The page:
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 [1];  [1]
  1. Savannah River Ecology Laboratory, University of Georgia, Drawer E, Aiken SC 29801
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Journal Article: Publisher's Accepted Manuscript
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Additional Journal Information:
Journal Volume: 39; Journal Issue: 1; Related Information: CHORUS Timestamp: 2017-10-20 15:45:51; Journal ID: ISSN 0014-3820
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United States

Citation Formats

Wooten, Michael C., and Smith, Michael H.. LARGE MAMMALS ARE GENETICALLY LESS VARIABLE?. United States: N. p., 2017. Web. doi:10.1111/j.1558-5646.1985.tb04095.x.
Wooten, Michael C., & Smith, Michael H.. LARGE MAMMALS ARE GENETICALLY LESS VARIABLE?. United States. doi:10.1111/j.1558-5646.1985.tb04095.x.
Wooten, Michael C., and Smith, Michael H.. Wed . "LARGE MAMMALS ARE GENETICALLY LESS VARIABLE?". United States. doi:10.1111/j.1558-5646.1985.tb04095.x.
author = {Wooten, Michael C. and Smith, Michael H.},
abstractNote = {},
doi = {10.1111/j.1558-5646.1985.tb04095.x},
journal = {Evolution},
number = 1,
volume = 39,
place = {United States},
year = {Wed May 31 00:00:00 EDT 2017},
month = {Wed May 31 00:00:00 EDT 2017}

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Publisher's Accepted Manuscript

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Cited by: 54works
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  • ABS>To elucidate morphological changes of the central nervous death due to large doses of irradiation (5,000 to 80,000 rad), electron microscopic studies were performed on tissues of the cerebrum and cerebellum exposed to x rays of 6 MeV linear accelerator. The dd-strain male mice, 5 to 6 weeks old, were used. After irradiation of 5,000, 10,000, and 40,000 rad, the intracellular swelling of astrocytic processes and the damage of vasculoastrocytic unit were observed from 0.5 hrs to 72 hrs. Different sorts and degrees of changes, such as pyknosis, chromatolysis, cloudy swelling, tigrolysis, and clear swelling of mitochondria in both nucleusmore » and cytoplasm of various cells (neurons, neurogliocytes, and granule cells) in cerebrum and cerebellum were observed in dependence on exposure dose at different time lapses after irradiation. Moreover, destruction of cell membranes of neurogliocytes and granule cells were observed. Especially, granule cells were more radiovulnerable than other cells. In the irradiation of 5,000 and 10,000 rad, not only destruction of both presynaptic cell membranes and limiting membranes of neuroglia, but also increase in number of the synaptic vesicles were observed at 0.5 hrs after irradiation. However, in the irradiation of 40,000 rad, decrease in number of the synaptic vesicles was observed from beginning and was intensified with lapse of time. After irradiation of much higher dose (80,000 rad), no apparent morphological changes in the central nervous system were observed during extremely short lapse of time until the death. (auth)« less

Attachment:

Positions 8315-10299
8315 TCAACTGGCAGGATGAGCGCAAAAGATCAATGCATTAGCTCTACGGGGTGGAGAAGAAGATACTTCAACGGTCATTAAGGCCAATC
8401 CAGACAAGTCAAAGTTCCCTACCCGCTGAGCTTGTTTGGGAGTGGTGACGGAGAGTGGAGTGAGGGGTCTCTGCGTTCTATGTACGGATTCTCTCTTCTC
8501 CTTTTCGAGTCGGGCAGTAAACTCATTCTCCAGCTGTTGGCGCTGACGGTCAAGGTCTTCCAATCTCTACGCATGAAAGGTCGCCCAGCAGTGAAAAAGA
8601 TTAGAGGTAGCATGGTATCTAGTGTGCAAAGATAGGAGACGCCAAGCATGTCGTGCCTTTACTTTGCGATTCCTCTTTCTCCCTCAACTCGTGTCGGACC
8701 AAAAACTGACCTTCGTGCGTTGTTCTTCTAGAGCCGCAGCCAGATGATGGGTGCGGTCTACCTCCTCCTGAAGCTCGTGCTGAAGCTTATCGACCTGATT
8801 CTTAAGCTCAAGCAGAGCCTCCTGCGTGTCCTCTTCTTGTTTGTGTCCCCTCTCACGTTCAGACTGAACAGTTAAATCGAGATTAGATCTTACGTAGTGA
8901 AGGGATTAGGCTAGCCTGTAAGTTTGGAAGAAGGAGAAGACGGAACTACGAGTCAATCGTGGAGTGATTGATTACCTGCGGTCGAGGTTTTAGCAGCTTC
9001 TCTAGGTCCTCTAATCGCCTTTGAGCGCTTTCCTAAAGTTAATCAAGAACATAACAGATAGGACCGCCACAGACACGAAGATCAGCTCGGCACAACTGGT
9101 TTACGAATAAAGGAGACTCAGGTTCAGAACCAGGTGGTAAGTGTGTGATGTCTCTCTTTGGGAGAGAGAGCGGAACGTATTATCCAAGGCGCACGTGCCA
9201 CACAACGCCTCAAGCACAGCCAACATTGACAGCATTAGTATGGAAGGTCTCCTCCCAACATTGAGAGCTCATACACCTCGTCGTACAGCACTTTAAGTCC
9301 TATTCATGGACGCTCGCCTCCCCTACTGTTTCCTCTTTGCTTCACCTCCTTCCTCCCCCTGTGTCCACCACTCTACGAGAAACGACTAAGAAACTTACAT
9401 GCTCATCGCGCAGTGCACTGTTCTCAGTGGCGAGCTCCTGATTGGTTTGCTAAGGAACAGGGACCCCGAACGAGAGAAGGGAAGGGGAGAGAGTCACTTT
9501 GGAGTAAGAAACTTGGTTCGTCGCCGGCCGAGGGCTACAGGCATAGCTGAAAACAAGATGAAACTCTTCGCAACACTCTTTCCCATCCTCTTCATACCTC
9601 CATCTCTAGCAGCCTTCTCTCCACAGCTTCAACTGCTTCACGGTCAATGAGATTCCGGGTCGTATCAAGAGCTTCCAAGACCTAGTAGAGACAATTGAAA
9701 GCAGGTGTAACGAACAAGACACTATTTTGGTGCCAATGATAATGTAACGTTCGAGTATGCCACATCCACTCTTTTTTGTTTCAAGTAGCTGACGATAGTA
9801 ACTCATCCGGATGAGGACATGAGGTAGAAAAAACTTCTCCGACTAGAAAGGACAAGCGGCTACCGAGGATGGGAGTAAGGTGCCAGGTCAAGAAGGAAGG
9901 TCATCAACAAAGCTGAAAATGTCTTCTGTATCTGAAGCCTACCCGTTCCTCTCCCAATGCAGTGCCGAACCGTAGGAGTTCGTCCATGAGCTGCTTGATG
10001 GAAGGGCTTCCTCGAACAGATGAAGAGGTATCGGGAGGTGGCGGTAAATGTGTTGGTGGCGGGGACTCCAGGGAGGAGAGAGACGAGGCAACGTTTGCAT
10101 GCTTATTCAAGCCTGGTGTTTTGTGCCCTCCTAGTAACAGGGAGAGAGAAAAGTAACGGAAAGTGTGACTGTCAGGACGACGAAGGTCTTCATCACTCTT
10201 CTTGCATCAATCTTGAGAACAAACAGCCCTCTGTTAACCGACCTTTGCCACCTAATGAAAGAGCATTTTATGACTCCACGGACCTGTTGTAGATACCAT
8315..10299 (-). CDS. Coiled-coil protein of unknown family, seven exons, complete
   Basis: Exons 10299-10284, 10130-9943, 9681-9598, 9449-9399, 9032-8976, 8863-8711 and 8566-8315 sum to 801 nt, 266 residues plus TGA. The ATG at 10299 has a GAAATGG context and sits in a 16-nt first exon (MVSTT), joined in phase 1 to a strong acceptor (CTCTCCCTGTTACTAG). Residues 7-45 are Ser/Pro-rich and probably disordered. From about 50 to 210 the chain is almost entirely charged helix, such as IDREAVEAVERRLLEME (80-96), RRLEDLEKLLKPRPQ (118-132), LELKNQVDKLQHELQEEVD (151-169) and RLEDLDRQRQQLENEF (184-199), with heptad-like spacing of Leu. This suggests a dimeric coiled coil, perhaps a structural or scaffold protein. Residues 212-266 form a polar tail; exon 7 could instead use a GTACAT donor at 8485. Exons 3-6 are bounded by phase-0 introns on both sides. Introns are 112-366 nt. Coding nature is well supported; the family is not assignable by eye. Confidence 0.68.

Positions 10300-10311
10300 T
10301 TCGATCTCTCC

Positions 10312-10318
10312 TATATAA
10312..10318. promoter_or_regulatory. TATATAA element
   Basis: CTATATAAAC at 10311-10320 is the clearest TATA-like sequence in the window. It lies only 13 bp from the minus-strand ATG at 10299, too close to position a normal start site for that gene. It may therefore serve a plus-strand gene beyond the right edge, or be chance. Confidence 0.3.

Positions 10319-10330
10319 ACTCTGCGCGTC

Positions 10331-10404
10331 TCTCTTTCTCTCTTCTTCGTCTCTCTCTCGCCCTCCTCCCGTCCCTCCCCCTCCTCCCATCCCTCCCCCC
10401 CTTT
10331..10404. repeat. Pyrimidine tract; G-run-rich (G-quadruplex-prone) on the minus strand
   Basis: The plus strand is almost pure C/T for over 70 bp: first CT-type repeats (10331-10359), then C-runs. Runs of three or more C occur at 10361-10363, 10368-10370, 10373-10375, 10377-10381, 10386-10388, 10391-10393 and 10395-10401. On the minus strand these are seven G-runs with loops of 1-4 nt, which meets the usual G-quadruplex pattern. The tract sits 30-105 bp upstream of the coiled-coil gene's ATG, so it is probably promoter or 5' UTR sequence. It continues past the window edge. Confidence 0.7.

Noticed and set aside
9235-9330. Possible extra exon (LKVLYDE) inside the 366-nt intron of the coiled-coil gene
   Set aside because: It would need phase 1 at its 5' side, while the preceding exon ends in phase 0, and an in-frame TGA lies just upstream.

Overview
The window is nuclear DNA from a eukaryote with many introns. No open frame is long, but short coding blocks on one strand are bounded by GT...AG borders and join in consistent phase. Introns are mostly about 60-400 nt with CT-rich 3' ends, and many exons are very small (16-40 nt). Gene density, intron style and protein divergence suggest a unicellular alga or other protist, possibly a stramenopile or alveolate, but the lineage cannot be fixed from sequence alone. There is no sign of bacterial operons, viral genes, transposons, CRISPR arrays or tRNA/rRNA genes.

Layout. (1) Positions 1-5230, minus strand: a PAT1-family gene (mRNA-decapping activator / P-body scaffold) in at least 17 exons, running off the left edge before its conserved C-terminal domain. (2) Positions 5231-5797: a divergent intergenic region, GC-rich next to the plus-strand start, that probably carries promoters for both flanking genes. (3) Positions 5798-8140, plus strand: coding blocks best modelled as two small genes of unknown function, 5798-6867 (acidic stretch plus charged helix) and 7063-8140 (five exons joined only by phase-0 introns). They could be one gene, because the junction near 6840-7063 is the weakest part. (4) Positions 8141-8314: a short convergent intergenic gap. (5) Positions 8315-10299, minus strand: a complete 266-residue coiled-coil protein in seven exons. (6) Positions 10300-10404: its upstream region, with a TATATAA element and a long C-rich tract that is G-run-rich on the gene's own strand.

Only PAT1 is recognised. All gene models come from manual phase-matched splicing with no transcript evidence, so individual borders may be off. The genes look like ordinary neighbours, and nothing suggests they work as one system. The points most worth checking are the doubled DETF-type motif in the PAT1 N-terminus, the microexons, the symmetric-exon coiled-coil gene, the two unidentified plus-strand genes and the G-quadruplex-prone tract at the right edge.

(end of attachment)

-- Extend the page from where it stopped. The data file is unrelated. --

• These results point to the capacity of suprelethal total-body irradiation and autologous bone marrow replacement to produce in the host a time-dependent privileged phase of immunologic reactivity during which exposure to alloantigens is more likely to produce unresponsiveness, rather than sensitization. The mechanisms implicated in the mediation of this phenomenon are not clear. Regardless of hypothetical interpretations, however, the current growing interest in total-body irradiation and autologous bone marrow replacement in clinical medicine, and the ease with which this approach appears to produce allogenic unresponsiveness in large mammals, raise the possibility that this method may constitute a highly promising approachmore » to the facilitation of survival of vital transplanted organs in man. This possibility is further supported by the long-term record of the world's longest surviving renal allograft recipient, whose preoperative preparation consisted of total-body irradiation 24 hr before a kidney transplant.« less
  • Maynard Olson has very definite views on the status of DNA sequence technology in relation to the demands of the human genome program. {open_quotes}Efforts to automate conventional technology have almost totally failed...What is currently called {open_quotes}automation{close_quotes} involves the use of alleged labor-saving devices. These have little positive effect - and may even have a negative effect - in embedding to an ever-increasing degree the molecular biologist in the process of sequencing.{close_quotes} That is something that Olson, now working with Leroy Hood at the department of molecular biotechnology at the University of Washington (Seattle, WA), plans to change. The department, establishedmore » in 1991, and partially funded by a $12 million gift from Microsoft`s (Seattle, WA) William Gates III, will take a multidisciplinary, technology-led approach to sequencing development. Olson thinks that the technology that eventually emerges will be {open_quotes}conventional{close_quotes} only in the sense that it will involve Sanger sequencing and electrophoretic separation in some form. 3 refs.« less
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